In Meta’s case, Zuckerberg simply can’t be fired—ever since its 2012 IPO, Facebook has had a dual-class share structure that gives the founder 60% of its voting power. Tesla could technically fire Musk, but the automaker’s supermajority voting rules mean no major changes can happen without two-thirds of shares approving. With Musk himself owning around 13% of those shares, that makes any ouster extremely difficult to achieve. Last year the Tesla board itself tried to do away with the supermajority requirement, but its proposal failed to achieve a supermajority.

“This demonstrates to me the problem with dual-class stock or a controlled company like Tesla—that you can do anything and there’s really very little anyone else can do about it,” said Elson. “That’s the danger of investing in such things…There’s no accountability.”

According to a Morgan Stanley analysis of CEO departures at big banks in 2017 that was cited in a Financial Management news article, organizations that unexpectedly lost a chief executive underperformed the market by 11% over the following 12 months. The article advises companies to mitigate the risk by having solid succession plans in place. If Meta has a designated successor to Zuckerberg, the company has not said who it is. And when Tesla shareholders sought to force the electric-car maker to produce a succession plan at its latest annual meeting, the company defeated the proposal, arguing that publicly identifying a Musk successor would put it at a competitive disadvantage.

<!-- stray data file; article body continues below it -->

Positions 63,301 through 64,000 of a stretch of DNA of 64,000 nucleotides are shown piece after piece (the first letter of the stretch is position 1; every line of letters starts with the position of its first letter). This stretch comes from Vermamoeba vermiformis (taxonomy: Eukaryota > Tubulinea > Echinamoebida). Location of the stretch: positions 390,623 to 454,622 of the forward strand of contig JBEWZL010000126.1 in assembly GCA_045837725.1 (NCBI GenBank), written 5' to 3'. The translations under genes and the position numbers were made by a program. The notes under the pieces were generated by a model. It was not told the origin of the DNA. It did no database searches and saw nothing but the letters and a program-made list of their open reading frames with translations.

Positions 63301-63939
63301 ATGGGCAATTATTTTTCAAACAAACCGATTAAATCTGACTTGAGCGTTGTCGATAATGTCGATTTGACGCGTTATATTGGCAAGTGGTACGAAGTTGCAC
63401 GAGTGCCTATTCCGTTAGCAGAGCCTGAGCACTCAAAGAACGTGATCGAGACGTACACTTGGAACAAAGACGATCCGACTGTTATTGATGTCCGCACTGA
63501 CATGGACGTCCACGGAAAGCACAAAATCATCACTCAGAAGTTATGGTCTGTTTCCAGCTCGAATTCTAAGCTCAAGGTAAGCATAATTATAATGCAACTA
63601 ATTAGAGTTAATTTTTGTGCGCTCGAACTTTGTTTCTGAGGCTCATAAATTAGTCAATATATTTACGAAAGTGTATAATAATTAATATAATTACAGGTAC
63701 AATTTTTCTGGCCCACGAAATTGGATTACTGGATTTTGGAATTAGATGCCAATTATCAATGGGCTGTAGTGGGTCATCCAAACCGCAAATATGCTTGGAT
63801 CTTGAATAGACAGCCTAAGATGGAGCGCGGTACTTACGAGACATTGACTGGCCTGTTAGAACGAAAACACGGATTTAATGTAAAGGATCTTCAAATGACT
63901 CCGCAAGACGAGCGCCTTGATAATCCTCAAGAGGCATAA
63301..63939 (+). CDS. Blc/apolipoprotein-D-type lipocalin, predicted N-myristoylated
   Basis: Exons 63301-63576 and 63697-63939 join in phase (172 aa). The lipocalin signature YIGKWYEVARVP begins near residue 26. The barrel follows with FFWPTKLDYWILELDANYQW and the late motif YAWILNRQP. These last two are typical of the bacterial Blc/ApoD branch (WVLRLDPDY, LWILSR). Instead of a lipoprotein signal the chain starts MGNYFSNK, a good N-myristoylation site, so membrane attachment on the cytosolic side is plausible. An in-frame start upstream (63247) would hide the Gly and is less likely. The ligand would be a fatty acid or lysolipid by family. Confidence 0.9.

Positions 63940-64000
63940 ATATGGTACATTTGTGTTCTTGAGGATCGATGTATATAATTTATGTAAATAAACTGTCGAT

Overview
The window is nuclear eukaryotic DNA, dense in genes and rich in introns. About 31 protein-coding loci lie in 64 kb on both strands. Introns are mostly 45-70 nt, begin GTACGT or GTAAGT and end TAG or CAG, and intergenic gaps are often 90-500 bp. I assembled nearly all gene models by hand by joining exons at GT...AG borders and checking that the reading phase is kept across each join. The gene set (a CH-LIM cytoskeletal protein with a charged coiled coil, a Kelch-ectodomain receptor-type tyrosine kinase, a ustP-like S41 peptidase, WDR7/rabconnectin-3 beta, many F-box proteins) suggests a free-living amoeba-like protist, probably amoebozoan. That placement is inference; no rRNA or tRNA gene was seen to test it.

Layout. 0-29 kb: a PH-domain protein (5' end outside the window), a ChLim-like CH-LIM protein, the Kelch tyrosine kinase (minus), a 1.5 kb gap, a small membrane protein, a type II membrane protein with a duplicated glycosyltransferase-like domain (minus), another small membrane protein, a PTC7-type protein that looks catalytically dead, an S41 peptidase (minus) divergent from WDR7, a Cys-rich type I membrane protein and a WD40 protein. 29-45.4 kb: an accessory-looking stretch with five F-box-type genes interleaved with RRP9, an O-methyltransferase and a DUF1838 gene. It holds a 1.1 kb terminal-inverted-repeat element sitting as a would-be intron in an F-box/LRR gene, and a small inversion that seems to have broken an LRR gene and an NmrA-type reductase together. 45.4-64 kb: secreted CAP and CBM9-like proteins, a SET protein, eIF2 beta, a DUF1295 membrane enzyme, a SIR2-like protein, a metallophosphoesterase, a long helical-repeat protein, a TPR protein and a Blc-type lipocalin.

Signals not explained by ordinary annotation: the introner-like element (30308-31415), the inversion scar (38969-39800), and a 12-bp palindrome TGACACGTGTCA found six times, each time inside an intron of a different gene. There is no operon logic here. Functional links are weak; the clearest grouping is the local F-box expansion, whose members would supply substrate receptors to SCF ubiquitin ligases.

Cooler heads could still prevail

Musk and Zuckerberg agreed to their confrontation at the end of June. Musk proposed the fight out of annoyance at Meta’s launch of Threads, a rival to Twitter, the social media platform that Musk owns and recently renamed X. Zuckerberg is the favorite to win, as he’s already an experienced jujitsu fighter.

Musk has also been training in anticipation, but said this week that he was getting an MRI of his neck and upper back and “may require surgery before the fight can happen.” Zuckerberg said he had proposed the date of Aug. 26, but was “not holding [his] breath” for confirmation from his opponent.

On Wednesday, Musk further fueled the notion that he may withdraw by describing as “a good idea too” a proposal from TED chief Chris Anderson for a “cage debate” rather than a fight—though he went on to describe fighting as “a noble sport,” adding: “We also hope, with humility, to express our admiration for those who have fought before for noble causes.”

Like Elson, Columbia Law School’s John Coffee—the school’s Adolf A. Berle Professor of Law—is scornful of the planned cage fight, though he is skeptical that Musk will follow through with it.

“If it happens, it is a lose/lose strategy as they will come out from a hair-pulling match with diminished respect from all,” Coffee said in an email. “They need a respected figure, like Warren Buffett, to tell them that CEOs should not act like children (even when they are).”

Neither Meta nor Tesla responded to requests for comment.